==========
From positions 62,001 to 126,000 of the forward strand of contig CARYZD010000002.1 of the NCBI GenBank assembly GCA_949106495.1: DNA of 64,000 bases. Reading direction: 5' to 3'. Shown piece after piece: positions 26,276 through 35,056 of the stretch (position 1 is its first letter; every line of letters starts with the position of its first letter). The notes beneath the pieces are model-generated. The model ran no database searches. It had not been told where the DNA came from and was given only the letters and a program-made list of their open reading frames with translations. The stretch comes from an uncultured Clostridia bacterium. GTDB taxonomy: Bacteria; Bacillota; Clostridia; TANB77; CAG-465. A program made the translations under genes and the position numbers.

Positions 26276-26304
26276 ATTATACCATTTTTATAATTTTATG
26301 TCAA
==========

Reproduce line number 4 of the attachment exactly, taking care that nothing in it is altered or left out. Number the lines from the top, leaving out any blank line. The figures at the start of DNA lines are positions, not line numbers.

26301 TCAA